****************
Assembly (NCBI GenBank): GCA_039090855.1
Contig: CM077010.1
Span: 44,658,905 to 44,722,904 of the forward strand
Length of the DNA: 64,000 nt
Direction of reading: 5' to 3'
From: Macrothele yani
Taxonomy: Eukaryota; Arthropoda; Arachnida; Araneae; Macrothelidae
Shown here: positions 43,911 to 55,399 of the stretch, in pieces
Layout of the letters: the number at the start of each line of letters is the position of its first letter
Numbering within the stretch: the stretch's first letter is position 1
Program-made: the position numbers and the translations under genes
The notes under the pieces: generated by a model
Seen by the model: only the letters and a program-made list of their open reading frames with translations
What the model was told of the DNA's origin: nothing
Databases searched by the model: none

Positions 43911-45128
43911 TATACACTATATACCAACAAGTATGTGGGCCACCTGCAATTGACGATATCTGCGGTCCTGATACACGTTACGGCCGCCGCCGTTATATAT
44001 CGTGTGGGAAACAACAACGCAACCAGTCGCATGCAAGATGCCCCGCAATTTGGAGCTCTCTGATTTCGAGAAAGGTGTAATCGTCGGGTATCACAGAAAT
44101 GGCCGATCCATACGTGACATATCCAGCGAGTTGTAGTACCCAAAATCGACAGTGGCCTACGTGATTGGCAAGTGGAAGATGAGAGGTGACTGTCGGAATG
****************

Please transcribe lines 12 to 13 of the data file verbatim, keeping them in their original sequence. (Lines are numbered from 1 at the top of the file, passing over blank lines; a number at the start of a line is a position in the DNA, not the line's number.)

The notes under the pieces: generated by a model
Seen by the model: only the letters and a program-made list of their open reading frames with translations